Brazil Pay TV Faces Regulatory Humps

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Sao Paulo, Brazil -- Many of Brazil's new
cable-license holders are facing delays in their start-up businesses while awaiting new
regulatory guidelines, executives said last week at Brazil's annual pay TV conference
here, ABTA '99.

The country's telecommunications regulator, the
National Telecommunications Agency (Anatel), is slated to produce guidelines covering
so-called pole agreements any day now. These agreements address the cost of renting poles
from local electric utilities to run cable from household to household.

Anatel is drawing up the rules in conjunction with
Brazil's utility regulator, the National Electrical Energy Agency (Aneel).

Awaiting this ruling has frustrated cable licensees, many
of which have not been able to complete an important part of their build-outs.
Pole-attachment agreements have also been a problem for operators in other countries, such
as Japan.

"Some [cable] operators have stated that they have not
been able to negotiate pole agreements until the regulations are out," said Alexandre
Annenberg, president of cable trade group the Brazilian Association of Subscription
Telecommunications (ABTA). Annenberg is also responsible for licensing activities at TVA,
Brazil's No. 2 MSO.

Still, he credited Anatel for the
"professionalism" and "transparency" with which it is managing the pay
TV franchise-licensing process: This year, it's slated to issue a total of 500
licenses for cable and multichannel-multipoint-distribution-service franchises.

As Brazil continues to award the licenses, operators are
aiming to get the new businesses up and running as soon as possible, especially in
overbuild areas. The wait for the pole-attachment ruling has little effect on wireless
cable companies.

Many of the new licensees are required to begin commercial
operations by the middle of next year, and they could face fines if they do not do so.

"We're waiting for the pole-attachment
agreements," said Andy McColm, president and CEO of Canbras/TVA, a partnership
between Bell Canada International and TVA that owns existing franchises and new license
areas. "Once we get those, we can be up-and-running pretty quickly."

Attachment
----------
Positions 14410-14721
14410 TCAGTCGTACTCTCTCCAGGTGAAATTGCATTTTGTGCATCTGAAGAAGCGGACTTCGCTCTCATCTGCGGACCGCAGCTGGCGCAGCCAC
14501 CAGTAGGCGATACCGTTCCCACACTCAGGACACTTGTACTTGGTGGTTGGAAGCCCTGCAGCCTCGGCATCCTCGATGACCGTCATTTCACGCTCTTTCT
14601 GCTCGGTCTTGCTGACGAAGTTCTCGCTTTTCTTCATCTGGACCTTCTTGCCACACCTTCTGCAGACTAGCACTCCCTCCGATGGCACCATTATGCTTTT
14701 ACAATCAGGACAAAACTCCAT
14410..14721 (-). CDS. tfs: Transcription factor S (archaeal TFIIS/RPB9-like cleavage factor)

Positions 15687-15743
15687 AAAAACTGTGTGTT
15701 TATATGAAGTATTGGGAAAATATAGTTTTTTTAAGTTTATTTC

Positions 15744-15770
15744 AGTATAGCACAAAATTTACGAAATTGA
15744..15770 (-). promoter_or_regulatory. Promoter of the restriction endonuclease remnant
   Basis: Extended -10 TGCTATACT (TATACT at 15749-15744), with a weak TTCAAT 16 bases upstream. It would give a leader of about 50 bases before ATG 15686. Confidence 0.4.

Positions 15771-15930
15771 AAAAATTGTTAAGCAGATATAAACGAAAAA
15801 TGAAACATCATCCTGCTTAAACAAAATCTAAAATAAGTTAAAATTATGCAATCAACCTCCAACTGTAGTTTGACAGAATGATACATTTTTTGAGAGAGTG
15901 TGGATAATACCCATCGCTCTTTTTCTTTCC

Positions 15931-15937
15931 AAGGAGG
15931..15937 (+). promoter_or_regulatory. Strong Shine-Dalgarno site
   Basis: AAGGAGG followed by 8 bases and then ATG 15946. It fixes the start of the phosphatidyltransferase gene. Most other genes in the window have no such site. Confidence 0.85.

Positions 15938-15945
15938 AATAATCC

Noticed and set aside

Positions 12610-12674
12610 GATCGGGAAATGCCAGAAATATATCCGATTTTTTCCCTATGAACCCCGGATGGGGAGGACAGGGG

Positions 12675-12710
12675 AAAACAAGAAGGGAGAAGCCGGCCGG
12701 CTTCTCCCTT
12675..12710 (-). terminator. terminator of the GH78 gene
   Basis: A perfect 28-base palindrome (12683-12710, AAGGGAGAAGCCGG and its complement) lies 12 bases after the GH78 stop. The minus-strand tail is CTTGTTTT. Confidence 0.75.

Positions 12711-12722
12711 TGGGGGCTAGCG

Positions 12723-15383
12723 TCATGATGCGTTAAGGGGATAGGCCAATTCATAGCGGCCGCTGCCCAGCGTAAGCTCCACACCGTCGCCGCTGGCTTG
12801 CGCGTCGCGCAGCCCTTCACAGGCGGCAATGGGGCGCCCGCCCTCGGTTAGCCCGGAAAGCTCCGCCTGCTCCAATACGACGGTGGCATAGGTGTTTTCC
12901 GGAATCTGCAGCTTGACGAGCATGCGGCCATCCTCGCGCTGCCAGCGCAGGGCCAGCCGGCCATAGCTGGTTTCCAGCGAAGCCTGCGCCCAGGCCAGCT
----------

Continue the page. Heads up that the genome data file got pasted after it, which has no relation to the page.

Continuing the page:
Anatel and Aneel cannot fix the monthly cost of renting
poles, which must be done between the pay TV licensees and the utility companies.

The average cost of renting a pole stands at $2 per month
-- a figure that can add up to about 3 percent of a cable company's gross revenue,
Annenberg said. He argued that these costs are far too high for start-up businesses that
face a tough financial environment.

ABTA has recommended monthly rates of about 50 cents per
pole, and it is arguing strongly against proposals by electricity companies for some kind
of revenue-sharing arrangement between them and cable operators that use the
infrastructure. Annenberg called this last suggestion "unacceptable."

Anatel has other issues on its plate: It has said that on
Nov. 4, it will permit cable companies to offer bidirectional Internet traffic over their
networks.

The main beneficiary of this ruling will be Brazil's
leading cable company, Globo Cabo S.A. The operator plans the commercial launch of its
two-way Internet service, Virtua, as soon as it gets the regulatory OK.

Currently, Anatel only allows one-way traffic, which
prompted Globo Cabo rival TVA to go ahead earlier this year with the launch of its own
high-speed Internet service, Ajato. Since its July launch, Ajato, a one-way service, has
attracted about 1,200 subscribers, according to TVA.

Despite the regulatory wait, most operators and vendors at
this year's ABTA show appeared relatively upbeat.

Brazil's economy, while still fragile in many senses,
never tanked as much as expected, and it is showing signs of turning around. And with the
new licensees facing deadlines to begin operations, vendors said they'll be busy with
contract negotiations over the coming months.

Scientific-Atlanta Inc. and General Instrument Corp. both
said they've inked deals with new license holders for network equipment.

"It's not booming, but there's more activity
now," S-A regional vice president for Latin America George Stromeyer said.

On the programming side, TNT Latin America and Nickelodeon
recently launched dedicated feeds for Brazil.

"We're done with the [post-devaluation]
recontracting, and we are back in a build phase," TNT and Cartoon Network Latin
America president Jim Samples said. TNT had planned to launch the dedicated Brazil feed
next year, but it moved the date up to Sept. 1, he added.

Programmers also said they've made progress in talks
with Neo TV, a buying cooperative similar to the National Cable Television Cooperative of
the United States, which represents smaller pay TV operators. While a contract with Neo TV
doesn't represent bona fide carriage, it gives vendors a "hunting license"
to enter into talks with the group's members.

Even one of the most battered victims in Brazilian pay TV
over the past year is starting to turn the corner: TV Filme Inc., an MMDS operator in the
interior of the country, completed a brutal restructuring that saw most of the
company's equity go to bondholders.

"I've spent the past four months dealing with the
bond restructuring. Now I will be able to concentrate on the operations," TV Filme
CEO Hermano Albuquerque said.

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